Q: A member of my restaurant staff decided to placate customers who had to wait a very long time for a pre-booked table by giving the group a free bottle of house wine. Was that allowed?
A: As I’ve said on this page a number of times, there is no absolute ban on giving away alcohol. In the circumstances you describe, the supply of the wine wasn’t linked to an alcohol purchase, so it was perfectly legal.
Q: My friend operates a public house near a major football stadium and was told by the police that on match days he has to operate a “members only” policy. Where does he stand if he refuses to comply? A public house is obviously quite different from a members’ club.
A: There must be a misunderstanding here and I’d advise your friend to speak to the local licensing police to get clarification. As you say, there’s no question of a public house having a membership scheme. At a guess, I suppose it’s just conceivable the police may have suggested that on match days a door policy is operated so that entry is restricted to regular customers – but that’s clearly problematic.
Q: Can I hold a competition in a private members’ club and give out prize money or drinks vouchers to a non-member?
A: The status of the person receiving the prize – member or non-member – is irrelevant. There’s no obstacle to prize money; but on any licensed premises, offering alcohol “as a reward or prize” is considered to be an “irresponsible promotion”, unless the alcohol is in a sealed container and consumed off the premises.
Q: I have a B&B establishment in a tourist area and I have been thinking of placing a small decanter of whisky and glasses in the guests’ bedrooms as a welcome drink. Do I need an alcohol licence to do this as I am offering it for free and not selling it as an extra? Or what about Prosecco in the room on, say, Valentine’s Day as an extra?
A: You can’t supply alcohol free of charge without a licence where the supply is linked to a paid-for service such as accommodation. So, the short answer is: you need a licence for either of these offers.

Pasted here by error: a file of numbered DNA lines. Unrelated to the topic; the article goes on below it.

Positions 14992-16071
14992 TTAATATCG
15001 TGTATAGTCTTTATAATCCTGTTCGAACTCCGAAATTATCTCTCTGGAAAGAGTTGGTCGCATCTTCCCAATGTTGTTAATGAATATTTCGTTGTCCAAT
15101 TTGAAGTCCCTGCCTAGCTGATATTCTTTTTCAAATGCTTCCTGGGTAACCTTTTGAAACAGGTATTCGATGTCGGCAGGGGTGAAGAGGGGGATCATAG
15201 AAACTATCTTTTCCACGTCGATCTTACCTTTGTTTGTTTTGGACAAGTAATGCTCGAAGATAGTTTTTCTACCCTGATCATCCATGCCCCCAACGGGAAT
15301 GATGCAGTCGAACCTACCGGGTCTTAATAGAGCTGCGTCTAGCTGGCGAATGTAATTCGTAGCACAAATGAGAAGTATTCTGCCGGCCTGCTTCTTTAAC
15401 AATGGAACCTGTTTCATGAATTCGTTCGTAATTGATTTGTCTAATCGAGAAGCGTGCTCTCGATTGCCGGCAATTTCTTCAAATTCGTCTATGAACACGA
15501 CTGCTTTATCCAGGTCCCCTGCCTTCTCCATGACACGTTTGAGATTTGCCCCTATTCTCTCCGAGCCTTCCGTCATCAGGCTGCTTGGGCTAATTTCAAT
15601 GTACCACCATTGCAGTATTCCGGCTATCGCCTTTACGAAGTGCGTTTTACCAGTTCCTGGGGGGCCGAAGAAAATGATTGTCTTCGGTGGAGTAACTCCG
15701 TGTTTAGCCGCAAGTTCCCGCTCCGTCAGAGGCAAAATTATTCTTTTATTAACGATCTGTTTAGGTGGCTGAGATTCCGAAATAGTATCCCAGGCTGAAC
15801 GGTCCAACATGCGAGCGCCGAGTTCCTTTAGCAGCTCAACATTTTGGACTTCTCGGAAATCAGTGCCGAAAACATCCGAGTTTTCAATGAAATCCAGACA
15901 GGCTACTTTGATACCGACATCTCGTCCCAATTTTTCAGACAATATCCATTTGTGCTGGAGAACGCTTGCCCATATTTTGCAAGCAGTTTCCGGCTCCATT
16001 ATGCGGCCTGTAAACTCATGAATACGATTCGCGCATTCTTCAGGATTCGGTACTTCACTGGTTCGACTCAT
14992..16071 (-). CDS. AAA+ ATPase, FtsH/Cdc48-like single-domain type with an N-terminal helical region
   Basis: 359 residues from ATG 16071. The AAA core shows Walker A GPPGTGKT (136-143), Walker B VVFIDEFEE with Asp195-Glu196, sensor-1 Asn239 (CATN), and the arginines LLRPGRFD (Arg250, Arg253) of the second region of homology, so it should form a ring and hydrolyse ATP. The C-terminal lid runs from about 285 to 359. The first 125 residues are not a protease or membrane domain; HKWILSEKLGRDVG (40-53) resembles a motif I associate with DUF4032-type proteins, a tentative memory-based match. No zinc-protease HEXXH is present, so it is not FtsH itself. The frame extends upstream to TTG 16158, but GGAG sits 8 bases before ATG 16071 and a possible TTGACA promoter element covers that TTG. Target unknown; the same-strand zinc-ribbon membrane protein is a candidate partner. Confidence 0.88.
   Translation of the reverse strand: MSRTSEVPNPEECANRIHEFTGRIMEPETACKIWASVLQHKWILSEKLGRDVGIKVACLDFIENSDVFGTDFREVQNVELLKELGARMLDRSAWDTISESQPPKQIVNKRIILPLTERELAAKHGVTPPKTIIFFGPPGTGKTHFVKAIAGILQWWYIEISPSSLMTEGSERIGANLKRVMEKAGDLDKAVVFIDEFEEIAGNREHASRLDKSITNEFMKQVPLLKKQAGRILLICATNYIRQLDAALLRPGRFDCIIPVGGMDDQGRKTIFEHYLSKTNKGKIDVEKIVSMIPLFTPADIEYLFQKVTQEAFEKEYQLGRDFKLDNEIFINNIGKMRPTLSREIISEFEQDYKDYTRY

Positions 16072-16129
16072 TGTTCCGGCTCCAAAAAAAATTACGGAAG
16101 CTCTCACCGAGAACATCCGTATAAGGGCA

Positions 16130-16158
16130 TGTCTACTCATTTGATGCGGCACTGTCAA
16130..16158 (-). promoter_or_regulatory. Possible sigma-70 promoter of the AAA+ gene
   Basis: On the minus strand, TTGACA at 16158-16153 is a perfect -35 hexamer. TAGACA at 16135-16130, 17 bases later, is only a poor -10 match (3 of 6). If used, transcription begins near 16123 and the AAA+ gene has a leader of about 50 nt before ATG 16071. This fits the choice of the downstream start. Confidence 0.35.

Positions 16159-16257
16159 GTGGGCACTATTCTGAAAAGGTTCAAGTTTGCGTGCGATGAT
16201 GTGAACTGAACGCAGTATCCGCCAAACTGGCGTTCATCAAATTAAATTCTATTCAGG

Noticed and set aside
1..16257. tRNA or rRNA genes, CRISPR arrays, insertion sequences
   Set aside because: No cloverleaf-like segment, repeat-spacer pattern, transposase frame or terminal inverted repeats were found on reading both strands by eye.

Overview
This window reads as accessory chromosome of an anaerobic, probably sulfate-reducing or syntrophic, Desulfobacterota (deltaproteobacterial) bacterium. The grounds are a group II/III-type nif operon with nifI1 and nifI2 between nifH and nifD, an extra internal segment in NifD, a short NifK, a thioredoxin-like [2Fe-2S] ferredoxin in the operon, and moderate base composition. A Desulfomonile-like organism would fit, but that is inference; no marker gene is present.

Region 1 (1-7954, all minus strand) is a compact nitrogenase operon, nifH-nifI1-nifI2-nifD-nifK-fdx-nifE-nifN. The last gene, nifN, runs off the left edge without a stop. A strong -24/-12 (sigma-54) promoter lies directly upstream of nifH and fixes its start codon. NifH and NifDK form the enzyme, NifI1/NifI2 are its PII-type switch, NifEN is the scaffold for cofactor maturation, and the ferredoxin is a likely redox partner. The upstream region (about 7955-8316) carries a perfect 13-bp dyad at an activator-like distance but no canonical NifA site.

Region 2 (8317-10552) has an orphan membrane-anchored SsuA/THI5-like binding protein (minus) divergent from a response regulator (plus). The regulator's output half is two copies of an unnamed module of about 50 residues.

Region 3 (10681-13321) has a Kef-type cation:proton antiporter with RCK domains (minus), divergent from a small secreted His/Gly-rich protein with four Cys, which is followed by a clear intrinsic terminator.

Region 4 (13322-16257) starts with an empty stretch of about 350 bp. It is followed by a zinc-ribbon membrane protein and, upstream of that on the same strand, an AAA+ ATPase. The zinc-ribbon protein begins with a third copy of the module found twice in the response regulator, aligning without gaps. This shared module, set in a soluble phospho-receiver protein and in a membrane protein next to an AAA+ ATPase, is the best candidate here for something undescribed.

Q: I was in a pub with my father and nephew before a football match. I was asked to take my nephew through to the lounge where he hears the same colourful language and the clientele is pretty much identical to the public bar. The boy is 14 years old and usually has a soft drink. Sometimes the lounge is bursting at the seams with people with no kids. Why do we have to go through to the lounge? I asked the bar staff but they weren’t helpful.
A: It’s virtually certain this arrangement is in place because the operating plan in the pub’s premises licence restricts access by under 18s to the lounge bar – for whatever reason – so the operator is simply complying with the law.
Q: I’m looking for advice on off-licence regulations within a public house. Are customers able to purchase alcohol within the establishment before 10.45pm, stay until closing and leave with the alcohol purchased?
A: Licensed hours for off-sales – whether in a pub, supermarket or shop – cannot extend beyond 10pm. (That’s the usual terminal hour but it’s possible that the operating plan may contain an earlier time.) In all cases, off-sale purchases must be completed by the end of licensed hours and must be taken from the premises within 15 minutes thereafter; they cannot be removed in an open container. So, assuming a terminal off-sales hour of 10pm, the alcohol must be off the premises by 10.15pm.
Q: Can a hair salon give away free wine to customers getting their hair cut or do they need a licence to do this?
A: The salon would need a licence. The supply of wine in these circumstances is treated as a ‘sale’ because the customer acquires a right to the alcohol under the contract to have his or her hair cut.
*Jack Cummins is unable to enter into personal correspondence on readers’ questions. The advice offered in SLTN is published for information only. No responsibility for loss occasioned by persons acting or refraining from action as a result of material contained on this page or elsewhere in SLTN can be accepted by the author or publisher.